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Volume 2012, Article ID 132370, 13 pages
Review Article

Using Risk Models to Improve Patient Selection for High-Risk Vascular Surgery

1Section of Vascular Surgery, Dartmouth-Hitchcock Medical Center, 1 Medical Center Drive, Lebanon, NH 03766, USA
2Dartmouth-Hitchcock Medical Center, The Dartmouth Institute for Health Policy and Clinical Practice, Hanover, NH 03765, USA

Received 27 August 2012; Accepted 16 October 2012

Academic Editors: A. Kalangos and M. Morasch

Copyright © 2012 Philip P. Goodney. This is an open access article distributed under the Creative Commons Attribution License, which permits unrestricted use, distribution, and reproduction in any medium, provided the original work is properly cited.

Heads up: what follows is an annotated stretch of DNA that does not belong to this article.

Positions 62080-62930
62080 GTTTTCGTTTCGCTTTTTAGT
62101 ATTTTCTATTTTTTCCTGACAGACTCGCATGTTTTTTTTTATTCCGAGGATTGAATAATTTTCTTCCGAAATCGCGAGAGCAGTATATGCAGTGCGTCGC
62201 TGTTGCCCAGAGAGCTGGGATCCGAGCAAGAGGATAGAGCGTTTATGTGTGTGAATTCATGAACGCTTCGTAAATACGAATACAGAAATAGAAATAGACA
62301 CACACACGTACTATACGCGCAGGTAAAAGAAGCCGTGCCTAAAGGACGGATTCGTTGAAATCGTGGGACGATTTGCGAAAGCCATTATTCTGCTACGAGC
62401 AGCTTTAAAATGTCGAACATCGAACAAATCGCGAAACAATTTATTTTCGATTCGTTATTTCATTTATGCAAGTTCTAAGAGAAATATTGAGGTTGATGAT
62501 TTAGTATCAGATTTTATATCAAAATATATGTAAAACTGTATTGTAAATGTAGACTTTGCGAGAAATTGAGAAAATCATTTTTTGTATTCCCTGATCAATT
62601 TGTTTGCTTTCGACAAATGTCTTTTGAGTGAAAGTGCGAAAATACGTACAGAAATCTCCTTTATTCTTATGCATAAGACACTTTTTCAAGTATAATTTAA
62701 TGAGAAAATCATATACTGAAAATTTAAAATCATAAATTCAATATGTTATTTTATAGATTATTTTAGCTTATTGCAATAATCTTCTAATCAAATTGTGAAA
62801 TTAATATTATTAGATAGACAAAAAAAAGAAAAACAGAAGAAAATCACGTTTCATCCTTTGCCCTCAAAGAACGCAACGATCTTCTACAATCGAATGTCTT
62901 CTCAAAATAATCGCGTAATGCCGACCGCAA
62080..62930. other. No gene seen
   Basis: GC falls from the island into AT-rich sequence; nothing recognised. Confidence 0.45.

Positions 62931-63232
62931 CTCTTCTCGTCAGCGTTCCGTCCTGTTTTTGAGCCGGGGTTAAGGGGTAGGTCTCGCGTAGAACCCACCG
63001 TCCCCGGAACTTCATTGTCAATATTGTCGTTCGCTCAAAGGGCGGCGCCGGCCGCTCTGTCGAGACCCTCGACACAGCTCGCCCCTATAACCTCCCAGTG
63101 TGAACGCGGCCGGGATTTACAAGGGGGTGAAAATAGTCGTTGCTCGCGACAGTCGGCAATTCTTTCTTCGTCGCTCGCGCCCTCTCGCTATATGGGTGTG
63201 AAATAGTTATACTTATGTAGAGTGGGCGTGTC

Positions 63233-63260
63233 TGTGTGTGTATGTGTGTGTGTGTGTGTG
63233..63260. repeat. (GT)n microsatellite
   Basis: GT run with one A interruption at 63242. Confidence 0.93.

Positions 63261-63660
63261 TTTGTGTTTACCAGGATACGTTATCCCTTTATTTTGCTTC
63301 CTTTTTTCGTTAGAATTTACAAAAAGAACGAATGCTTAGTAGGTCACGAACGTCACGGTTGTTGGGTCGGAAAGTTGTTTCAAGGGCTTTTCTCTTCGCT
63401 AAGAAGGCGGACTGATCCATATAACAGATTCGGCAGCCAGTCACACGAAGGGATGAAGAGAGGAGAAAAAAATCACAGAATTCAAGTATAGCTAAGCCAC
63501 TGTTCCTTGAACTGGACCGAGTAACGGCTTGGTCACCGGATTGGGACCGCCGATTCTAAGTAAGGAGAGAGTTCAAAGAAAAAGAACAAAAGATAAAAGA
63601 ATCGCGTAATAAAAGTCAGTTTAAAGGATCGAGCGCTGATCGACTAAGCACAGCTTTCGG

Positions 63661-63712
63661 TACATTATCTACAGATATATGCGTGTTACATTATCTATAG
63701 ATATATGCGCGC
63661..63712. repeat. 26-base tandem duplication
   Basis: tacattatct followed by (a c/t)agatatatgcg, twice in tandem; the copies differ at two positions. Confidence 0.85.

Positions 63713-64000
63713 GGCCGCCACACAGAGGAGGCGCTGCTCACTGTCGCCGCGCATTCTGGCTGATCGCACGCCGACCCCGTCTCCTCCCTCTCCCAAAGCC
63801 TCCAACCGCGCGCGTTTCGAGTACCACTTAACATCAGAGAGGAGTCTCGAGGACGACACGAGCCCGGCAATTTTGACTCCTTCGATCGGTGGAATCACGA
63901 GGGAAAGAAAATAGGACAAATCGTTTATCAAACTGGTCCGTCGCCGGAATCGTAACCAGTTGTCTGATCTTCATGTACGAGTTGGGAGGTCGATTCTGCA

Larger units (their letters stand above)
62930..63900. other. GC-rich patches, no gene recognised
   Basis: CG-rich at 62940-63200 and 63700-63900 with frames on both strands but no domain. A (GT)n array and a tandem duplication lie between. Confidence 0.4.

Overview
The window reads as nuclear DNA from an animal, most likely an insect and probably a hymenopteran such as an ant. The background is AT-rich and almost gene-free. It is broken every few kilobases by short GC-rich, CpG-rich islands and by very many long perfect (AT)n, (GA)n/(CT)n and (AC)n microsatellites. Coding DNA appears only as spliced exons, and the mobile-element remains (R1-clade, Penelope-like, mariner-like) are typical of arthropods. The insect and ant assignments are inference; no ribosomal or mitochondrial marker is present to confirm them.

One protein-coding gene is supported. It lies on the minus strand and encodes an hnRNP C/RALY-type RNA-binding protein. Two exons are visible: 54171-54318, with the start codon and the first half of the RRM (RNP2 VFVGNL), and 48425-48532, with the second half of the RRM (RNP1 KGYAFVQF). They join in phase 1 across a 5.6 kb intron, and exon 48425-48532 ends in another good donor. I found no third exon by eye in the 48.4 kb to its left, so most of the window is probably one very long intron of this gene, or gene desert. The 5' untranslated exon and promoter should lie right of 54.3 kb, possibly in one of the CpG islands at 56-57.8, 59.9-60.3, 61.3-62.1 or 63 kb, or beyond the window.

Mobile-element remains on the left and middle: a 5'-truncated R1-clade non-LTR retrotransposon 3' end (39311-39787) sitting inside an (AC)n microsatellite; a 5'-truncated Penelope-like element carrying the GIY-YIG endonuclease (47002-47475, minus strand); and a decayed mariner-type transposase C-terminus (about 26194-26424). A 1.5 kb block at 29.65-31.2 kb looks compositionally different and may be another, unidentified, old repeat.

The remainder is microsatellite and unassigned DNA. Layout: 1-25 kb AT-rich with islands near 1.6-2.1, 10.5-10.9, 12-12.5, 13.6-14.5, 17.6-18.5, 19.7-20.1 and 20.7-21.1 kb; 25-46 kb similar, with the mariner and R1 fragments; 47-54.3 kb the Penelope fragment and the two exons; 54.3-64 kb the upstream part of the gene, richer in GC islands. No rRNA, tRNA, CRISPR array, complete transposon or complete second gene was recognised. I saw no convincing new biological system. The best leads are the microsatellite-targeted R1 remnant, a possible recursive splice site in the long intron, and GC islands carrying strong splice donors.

Vascular surgeons frequently perform procedures aimed at limiting death, stroke, or amputation on patients who present with diseases such as aortic aneurysms, carotid atherosclerosis, and peripheral arterial occlusive disease. However, now more than ever surgeons must balance the potential benefits associated with these interventions with the risks of physiologic insult for these elderly patients, who often have significant comorbidity burdens and the potential for costly complications. In this paper, we highlight how regional and national datasets can help surgeons identify which patients are most likely to benefit from vascular operations and which patients are most likely to suffer complications in the postoperative period. By using these guidelines to improve patient selection, our risk models can help patients, physicians, and policymakers improve the clinical effectiveness of surgical and endovascular treatments for vascular disease.